In an article that appeared on the Daily Beast, it was revealed that, at least in one study, 30 seconds of “high-intensity body-weight exercise” could yield the same mental boost as “a shot of caffeine.” Could you simply drop to the floor and do 10 pushups instead of resorting to your third cup of coffee on the day? Would the two actually yield the same mental stimulation? Or would you die of a heart attack after pushup number four?
The same article contained the results of a cognitive test following exercise versus the results of the same cognitive test following caffeine. The user scored 12% better on the test following exercise, compared to only 6% following caffeine. This author knows several friends whose daily routines consist of an hour of cardio first thing in the morning instead of a visit to Starbucks. Maybe running to Starbucks, shot gunning a mocha, and running back home would be the ideal way to start your day…
As the study in the Daily Beast explained, “Exercise and fitness are associated with better nourished portions of the brain that are responsible for higher-order thinking.” As far as how high to get your heart rate in order to supercede a cup of coffee, the Daily Beast suggests nearly doubling your heart rate “to at last 70% of the maximum beats per minute.”
Before we jump all over caffeine for being the death of us, the article noted that caffeine could boost short-term memory function: “On caffeine, my test for short-term memory was significantly higher on caffeine than exercise (26% vs. 16%). This jives with research that caffeine has a especially strong effect on sort-term memory.”
We joked about the most optimal form of a workout potentially being a combination of coffee and exercise, but apparently it’s widespread in the Olympics. According to a New York Times article from 2011, “More than two-thirds of about 20,680 Olympic athletes studied for a recent report had caffeine in their urine [when tested], with use highest among triathletes, cyclists, and rowers.” The drug essentially allows longer workouts.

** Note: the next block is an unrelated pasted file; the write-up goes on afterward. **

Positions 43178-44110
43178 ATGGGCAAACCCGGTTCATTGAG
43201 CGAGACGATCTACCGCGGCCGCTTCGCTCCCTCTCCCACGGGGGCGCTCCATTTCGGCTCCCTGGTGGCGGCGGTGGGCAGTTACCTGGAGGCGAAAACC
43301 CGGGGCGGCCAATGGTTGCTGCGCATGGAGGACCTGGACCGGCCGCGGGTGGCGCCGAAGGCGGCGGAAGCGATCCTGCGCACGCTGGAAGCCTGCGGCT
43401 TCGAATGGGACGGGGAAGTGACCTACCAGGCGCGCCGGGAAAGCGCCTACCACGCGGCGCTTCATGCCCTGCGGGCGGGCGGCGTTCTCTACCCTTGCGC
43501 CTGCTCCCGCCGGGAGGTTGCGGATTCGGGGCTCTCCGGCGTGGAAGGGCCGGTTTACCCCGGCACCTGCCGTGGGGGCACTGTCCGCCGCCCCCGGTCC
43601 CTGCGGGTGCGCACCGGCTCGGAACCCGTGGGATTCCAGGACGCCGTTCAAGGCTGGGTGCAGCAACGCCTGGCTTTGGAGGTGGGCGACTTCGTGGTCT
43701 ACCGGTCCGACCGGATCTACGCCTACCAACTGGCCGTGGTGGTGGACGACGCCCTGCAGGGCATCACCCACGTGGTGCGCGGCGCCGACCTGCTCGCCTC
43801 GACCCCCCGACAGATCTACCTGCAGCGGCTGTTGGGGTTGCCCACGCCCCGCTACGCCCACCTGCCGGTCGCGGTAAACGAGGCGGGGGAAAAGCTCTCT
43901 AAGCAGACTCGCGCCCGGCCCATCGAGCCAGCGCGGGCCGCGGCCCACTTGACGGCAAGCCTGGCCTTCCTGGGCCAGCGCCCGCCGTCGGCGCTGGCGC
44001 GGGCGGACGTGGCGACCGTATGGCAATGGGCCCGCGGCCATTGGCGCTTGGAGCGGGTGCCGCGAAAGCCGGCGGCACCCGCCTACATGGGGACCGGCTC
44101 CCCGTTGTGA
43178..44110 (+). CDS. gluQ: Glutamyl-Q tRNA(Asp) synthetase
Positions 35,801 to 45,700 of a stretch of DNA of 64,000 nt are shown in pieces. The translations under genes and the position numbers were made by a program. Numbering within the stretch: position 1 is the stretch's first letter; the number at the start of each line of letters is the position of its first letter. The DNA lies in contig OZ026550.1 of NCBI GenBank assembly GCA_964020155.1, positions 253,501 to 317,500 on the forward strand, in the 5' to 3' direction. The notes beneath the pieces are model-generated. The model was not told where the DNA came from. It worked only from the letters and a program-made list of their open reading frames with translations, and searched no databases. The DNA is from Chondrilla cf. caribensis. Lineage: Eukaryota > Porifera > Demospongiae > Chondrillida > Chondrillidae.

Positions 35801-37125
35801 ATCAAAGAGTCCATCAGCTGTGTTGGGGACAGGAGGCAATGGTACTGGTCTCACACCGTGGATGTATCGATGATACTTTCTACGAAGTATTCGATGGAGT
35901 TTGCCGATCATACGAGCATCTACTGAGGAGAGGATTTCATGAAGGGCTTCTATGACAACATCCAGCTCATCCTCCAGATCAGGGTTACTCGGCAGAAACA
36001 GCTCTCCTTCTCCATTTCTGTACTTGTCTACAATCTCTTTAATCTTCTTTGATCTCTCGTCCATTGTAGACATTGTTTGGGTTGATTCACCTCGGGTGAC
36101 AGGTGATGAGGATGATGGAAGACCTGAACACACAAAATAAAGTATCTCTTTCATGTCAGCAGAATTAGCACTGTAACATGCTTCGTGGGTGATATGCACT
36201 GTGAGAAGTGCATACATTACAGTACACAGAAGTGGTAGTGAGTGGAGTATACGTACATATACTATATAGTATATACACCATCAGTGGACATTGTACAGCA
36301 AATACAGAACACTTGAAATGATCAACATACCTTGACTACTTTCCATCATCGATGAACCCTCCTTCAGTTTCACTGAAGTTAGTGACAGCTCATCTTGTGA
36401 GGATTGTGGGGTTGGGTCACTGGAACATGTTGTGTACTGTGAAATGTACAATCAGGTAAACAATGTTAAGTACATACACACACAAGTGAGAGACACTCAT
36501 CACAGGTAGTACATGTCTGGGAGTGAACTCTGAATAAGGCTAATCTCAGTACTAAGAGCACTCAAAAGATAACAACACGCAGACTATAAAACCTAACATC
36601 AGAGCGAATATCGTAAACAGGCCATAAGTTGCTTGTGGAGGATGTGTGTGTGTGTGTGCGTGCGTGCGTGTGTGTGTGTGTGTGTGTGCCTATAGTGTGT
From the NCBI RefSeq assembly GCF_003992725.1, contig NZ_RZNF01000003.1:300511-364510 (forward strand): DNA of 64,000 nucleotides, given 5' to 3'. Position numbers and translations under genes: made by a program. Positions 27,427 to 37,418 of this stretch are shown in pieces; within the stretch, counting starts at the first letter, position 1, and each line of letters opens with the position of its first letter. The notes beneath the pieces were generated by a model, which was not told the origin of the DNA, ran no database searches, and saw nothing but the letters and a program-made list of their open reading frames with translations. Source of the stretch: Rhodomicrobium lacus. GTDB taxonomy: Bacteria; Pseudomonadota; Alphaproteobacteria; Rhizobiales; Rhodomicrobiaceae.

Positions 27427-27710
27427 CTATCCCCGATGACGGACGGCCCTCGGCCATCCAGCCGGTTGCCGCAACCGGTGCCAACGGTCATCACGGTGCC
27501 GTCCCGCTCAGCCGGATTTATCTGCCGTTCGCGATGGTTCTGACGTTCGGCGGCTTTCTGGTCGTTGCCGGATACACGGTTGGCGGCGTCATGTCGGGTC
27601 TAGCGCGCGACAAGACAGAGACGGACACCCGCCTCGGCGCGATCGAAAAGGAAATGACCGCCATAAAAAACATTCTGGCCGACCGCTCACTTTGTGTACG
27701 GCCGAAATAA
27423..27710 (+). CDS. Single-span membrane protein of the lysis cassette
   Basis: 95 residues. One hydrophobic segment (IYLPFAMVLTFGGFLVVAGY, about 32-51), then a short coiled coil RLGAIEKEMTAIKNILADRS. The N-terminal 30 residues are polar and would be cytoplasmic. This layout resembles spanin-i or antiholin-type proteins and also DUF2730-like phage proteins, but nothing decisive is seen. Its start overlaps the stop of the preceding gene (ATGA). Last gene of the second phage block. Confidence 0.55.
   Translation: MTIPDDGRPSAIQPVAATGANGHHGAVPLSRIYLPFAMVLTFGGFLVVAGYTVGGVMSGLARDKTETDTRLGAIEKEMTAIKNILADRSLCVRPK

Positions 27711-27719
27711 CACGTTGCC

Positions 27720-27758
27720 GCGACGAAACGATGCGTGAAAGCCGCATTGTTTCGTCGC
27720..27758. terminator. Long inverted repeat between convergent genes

Soccer players also seemed to benefit from the wonder drug known as caffeine, according to one study. The same New York Times report detailed, “Caffeine, while affecting muscles, seems also to have a striking effect on the central nervous system and on those parts of the brain involved in mood, alertness, and fine motor coordination during exercise.”
The problem, according to the Times, is the dosage of caffeine required to extract optimal performance isn’t known. You wouldn’t want Ronaldo to come crashing off his caffeine high at a critical moment in the game, would you? There’s also an issue of frequency. Would the user in the original example get a larger kick from caffeine if he ingested it less often? Would his workouts have less of an impact if they occurred more often?
A Men’s Fitness magazine article explained that coffee “can cause fat cells to be used as an energy source as opposed to glycogen. Also, the high amounts of caffeine in black coffee will increase your metabolism.” Therefore, drinking it before a workout could be beneficial. As we’ve seen, the drug improves your focus, notably in the short-term, and, according to the same source, those who drink coffee “experience less muscle pain during their workout than their non-caffeinated counterparts.”
Finally, if the drug could help you before a workout, how about after a workout? Does caffeine have any effects? According to Cosmopolitan, “Post-exercise caffeine can also help your muscles refuel if you pair it with a carb, like a banana.” Additionally, we know caffeine decreases muscle pain, which can be helpful during and after your workout.
Bring your coffee to the Y this week and let us know how it affects you, if at all!